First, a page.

The Adventures of Huckleberry Finn
Nature's Role in American Literature College
The role of nature in American literature operates on three levels. Firstly, nature in American literature provides a refuge for characters from the austere conformity required by American society, allowing them to be themselves without fear of retribution. Secondly, in its most basic form, it becomes a symbolic representation of good and evil, of which the characters must confront. Finally, it progresses the plot of each selection it is a part of, as well as guides the development of the protagonists’ moral compass. Each of these assertions can be evidenced in the works of Mark Twain’s “The Adventures of Huckleberry Finn”, Ann Chopin’s “The Awakening”, and Zora Neale Hurston’s “Sweat”.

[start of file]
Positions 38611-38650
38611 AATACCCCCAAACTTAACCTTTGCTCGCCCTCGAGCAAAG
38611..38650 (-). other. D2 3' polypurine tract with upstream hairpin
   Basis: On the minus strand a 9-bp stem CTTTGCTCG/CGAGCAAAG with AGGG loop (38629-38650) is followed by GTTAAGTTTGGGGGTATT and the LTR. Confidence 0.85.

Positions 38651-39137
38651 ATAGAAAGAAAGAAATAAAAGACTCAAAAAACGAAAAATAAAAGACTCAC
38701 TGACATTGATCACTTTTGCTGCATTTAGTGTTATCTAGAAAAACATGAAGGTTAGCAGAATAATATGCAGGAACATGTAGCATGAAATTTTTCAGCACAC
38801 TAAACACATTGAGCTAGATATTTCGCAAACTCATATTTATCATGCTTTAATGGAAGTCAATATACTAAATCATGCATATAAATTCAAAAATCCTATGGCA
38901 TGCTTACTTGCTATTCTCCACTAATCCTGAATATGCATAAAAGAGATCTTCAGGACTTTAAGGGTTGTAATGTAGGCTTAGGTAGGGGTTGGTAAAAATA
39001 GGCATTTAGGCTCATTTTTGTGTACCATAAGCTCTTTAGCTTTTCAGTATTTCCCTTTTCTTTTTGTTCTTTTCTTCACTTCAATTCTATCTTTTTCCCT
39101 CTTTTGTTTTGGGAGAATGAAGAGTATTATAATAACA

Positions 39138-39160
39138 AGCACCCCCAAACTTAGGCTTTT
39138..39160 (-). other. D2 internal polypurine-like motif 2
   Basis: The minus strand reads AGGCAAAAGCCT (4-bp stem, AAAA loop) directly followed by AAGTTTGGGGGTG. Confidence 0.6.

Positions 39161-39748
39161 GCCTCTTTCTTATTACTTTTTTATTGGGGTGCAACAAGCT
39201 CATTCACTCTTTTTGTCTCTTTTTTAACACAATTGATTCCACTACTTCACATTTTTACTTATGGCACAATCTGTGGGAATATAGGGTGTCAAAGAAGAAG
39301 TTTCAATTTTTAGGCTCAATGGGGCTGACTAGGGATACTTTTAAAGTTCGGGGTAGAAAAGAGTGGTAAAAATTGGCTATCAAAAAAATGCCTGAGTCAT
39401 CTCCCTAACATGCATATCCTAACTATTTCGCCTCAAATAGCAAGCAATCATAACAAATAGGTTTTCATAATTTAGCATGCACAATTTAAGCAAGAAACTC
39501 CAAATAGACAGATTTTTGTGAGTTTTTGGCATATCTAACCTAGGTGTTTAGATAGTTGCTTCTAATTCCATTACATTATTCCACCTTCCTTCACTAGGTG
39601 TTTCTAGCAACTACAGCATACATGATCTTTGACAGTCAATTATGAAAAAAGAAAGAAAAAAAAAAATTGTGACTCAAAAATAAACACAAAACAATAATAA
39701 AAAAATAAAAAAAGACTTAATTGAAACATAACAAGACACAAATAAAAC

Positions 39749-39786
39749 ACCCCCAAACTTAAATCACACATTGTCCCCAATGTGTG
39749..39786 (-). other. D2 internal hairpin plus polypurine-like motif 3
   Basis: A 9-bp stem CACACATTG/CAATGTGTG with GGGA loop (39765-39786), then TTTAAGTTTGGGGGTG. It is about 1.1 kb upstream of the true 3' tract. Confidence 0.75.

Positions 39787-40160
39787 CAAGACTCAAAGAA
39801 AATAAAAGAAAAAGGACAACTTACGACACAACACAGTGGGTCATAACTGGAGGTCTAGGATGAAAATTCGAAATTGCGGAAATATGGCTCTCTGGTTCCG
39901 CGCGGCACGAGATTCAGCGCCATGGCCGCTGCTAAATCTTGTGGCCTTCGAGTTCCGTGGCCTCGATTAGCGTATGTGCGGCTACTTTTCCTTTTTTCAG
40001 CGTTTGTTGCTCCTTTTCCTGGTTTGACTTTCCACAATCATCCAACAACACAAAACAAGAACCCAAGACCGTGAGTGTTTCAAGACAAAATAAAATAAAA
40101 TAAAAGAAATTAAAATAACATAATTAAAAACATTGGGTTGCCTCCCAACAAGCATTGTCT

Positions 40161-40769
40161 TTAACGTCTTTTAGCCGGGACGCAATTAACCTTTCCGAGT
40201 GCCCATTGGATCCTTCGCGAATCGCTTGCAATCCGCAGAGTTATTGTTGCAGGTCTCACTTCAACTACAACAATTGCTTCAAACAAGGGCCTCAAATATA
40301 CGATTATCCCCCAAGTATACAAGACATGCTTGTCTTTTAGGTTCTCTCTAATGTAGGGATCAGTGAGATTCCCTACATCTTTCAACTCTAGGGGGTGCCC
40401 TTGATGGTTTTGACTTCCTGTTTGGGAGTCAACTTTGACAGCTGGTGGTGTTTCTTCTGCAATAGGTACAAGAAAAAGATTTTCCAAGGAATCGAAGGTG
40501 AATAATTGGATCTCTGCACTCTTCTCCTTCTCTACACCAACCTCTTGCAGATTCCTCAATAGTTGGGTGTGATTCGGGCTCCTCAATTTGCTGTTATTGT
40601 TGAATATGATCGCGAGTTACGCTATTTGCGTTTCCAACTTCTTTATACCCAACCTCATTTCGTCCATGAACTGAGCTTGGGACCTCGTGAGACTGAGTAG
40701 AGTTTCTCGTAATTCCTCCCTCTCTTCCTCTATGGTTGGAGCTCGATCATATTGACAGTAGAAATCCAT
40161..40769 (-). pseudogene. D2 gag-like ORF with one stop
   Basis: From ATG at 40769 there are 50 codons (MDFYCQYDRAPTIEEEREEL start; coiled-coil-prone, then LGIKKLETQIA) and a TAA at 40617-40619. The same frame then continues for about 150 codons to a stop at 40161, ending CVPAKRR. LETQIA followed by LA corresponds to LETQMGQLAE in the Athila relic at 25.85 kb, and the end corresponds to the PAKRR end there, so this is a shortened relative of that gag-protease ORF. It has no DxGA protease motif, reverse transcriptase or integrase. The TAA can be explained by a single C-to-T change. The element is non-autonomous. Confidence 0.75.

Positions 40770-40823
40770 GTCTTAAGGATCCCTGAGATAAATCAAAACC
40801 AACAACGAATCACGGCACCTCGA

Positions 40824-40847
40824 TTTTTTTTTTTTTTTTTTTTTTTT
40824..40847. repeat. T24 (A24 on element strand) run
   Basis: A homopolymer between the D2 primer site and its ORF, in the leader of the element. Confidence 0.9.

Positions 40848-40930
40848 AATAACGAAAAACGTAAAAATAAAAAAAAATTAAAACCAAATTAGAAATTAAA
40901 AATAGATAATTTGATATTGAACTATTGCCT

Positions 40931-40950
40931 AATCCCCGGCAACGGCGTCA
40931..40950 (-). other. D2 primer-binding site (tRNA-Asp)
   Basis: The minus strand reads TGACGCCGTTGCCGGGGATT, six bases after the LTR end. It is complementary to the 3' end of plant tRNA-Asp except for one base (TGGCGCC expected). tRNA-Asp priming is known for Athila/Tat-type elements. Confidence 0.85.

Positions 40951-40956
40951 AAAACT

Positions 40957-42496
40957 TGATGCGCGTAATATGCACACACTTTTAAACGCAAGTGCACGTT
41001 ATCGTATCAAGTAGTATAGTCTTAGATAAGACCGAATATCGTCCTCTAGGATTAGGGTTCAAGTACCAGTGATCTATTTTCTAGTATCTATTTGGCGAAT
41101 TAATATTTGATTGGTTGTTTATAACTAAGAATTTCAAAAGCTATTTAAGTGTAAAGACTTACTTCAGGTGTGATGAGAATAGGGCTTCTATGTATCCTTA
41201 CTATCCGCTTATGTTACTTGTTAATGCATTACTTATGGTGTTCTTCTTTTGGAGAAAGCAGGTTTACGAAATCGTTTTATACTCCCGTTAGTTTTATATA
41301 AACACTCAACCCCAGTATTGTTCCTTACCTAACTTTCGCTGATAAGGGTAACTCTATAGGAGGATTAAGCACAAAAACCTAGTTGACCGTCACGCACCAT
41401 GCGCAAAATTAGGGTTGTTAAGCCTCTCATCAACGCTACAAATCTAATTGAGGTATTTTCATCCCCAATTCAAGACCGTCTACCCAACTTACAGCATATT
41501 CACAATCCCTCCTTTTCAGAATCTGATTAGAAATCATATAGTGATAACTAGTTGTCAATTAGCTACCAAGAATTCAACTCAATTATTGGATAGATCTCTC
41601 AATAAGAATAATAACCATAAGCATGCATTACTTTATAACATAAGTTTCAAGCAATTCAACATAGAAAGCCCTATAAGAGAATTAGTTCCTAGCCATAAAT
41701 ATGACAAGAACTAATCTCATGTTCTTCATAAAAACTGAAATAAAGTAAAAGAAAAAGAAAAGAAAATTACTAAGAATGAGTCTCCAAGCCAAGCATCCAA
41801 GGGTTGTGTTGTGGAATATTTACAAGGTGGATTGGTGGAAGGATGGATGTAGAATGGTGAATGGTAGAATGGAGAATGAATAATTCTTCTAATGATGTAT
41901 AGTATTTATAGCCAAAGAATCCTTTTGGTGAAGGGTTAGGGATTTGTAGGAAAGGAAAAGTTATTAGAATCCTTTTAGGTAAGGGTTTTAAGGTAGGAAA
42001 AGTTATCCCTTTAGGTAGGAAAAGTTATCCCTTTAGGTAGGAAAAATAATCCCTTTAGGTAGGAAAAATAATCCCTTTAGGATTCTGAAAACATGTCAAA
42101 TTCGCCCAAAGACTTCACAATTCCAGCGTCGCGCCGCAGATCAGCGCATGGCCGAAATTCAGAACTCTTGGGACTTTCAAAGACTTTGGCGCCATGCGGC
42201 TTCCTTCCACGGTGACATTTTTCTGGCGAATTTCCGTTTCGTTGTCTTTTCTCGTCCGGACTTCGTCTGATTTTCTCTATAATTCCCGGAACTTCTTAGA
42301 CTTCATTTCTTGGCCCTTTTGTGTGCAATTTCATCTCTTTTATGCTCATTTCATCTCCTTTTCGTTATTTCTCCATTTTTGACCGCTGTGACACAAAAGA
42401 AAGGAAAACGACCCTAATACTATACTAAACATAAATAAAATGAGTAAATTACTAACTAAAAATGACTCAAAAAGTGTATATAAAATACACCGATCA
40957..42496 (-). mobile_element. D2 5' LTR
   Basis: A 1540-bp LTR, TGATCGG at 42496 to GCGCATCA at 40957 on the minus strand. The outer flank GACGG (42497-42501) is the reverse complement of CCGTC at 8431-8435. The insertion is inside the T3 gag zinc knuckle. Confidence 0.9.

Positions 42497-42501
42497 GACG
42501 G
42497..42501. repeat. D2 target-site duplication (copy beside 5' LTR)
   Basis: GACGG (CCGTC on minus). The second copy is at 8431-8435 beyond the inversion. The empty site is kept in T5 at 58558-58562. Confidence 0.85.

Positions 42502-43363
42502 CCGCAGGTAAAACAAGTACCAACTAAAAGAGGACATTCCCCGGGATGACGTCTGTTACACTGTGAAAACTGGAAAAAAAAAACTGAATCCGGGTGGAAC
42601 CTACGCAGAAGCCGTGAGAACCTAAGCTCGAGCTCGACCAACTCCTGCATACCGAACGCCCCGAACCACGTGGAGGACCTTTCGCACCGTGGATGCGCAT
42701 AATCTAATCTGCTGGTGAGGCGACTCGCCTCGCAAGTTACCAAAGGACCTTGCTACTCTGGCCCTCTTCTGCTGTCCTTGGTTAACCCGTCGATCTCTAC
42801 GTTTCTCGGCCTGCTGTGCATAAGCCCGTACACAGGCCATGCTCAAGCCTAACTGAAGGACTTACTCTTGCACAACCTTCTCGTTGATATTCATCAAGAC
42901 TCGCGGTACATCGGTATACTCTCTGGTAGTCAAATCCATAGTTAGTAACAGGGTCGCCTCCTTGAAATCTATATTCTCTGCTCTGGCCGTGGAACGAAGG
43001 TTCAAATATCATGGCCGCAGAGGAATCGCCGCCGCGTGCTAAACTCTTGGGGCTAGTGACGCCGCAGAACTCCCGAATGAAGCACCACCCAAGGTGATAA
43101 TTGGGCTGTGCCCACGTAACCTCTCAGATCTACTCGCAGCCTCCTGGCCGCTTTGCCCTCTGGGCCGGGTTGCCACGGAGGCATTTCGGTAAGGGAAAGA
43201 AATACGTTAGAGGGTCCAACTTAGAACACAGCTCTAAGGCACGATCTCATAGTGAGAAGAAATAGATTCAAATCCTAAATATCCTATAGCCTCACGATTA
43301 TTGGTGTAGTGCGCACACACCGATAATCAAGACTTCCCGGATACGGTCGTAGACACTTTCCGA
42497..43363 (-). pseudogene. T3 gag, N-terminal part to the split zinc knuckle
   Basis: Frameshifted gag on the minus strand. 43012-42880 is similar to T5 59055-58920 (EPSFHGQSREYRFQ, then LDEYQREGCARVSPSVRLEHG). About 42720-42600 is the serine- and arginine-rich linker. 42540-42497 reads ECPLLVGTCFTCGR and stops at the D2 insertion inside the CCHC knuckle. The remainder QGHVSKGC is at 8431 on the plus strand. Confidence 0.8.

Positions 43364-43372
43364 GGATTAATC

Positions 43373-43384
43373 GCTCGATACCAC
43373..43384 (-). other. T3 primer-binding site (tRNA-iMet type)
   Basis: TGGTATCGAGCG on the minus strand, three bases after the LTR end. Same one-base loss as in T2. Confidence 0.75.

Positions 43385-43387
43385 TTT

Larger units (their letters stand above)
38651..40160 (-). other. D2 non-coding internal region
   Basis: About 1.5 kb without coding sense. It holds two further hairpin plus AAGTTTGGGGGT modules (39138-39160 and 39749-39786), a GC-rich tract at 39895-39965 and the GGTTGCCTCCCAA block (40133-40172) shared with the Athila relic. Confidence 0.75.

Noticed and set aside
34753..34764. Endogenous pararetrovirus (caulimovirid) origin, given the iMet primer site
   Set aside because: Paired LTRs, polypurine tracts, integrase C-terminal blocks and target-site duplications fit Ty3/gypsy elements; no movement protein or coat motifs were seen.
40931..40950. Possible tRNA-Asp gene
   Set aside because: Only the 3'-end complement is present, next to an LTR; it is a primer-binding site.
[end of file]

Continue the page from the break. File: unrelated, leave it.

Mark Twain’s The Adventures of Huckleberry Finn provides a comical but accurate critique of the inanity of American Society. The two main characters, Huck and Jim, constantly find themselves in danger and distress anytime they come in contact with man’s realm. However, when they are alone in nature, they are free to be themselves and they feel content and peaceful. This can be evidenced in Huck’s words to Jim as he states “We said there warn't no home like a raft. Other places do seem so cramped up and smothery, but a raft don't. You feel mighty...
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